WASHINGTON: Deadly unrest in Afghanistan has thrown a spotlight on the uneasy partnership between NATO and Afghan forces, exposing a potential Achilles heel for a war effort that depends on building trust with Kabul's soldiers and police.
The White House and the Pentagon insisted Monday that attacks on US troops, including the killing of two military advisers over the weekend, were "isolated" incidents and predicted turmoil over the burning of the Koran at an American base would soon blow over.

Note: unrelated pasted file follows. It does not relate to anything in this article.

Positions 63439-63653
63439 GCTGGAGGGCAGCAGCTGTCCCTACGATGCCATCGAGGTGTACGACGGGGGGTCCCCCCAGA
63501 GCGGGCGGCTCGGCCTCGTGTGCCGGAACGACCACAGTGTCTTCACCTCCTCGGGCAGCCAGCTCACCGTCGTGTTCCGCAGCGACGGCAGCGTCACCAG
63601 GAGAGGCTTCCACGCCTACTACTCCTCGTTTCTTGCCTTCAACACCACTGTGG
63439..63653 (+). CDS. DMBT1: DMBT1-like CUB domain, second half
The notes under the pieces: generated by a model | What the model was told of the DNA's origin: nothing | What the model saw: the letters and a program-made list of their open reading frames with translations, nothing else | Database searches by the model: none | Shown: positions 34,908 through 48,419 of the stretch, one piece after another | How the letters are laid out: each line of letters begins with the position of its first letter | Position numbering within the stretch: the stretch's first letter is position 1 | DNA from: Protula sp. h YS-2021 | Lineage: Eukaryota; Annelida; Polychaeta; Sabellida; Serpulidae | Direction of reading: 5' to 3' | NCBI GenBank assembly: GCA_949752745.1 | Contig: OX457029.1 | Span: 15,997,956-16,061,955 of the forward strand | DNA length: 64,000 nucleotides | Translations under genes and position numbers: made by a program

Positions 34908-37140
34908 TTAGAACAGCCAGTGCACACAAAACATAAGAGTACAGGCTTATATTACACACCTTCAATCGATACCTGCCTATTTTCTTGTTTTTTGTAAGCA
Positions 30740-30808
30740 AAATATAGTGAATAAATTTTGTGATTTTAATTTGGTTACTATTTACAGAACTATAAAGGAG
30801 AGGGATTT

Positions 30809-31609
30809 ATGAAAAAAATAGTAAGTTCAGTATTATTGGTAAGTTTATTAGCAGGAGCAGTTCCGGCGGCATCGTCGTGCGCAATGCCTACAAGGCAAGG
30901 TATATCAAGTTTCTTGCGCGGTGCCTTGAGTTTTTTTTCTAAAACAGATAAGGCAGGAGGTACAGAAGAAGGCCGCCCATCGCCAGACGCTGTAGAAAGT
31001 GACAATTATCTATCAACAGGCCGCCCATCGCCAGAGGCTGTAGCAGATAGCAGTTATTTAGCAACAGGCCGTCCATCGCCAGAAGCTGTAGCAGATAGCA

But US commanders are increasingly concerned about a rising trend of "fratricide" in the past two years, with Afghan troops turning their weapons on their American and NATO counterparts, often out of resentment and not due to an insurgent plot.
The violence that has erupted over the past week after US troops sent copies of the Koran to an incinerator at the Bagram Air Base seemed to underline a vast cultural gap between NATO troops and their purported Afghan allies, contradicting a more upbeat picture painted by the Pentagon. (AFP)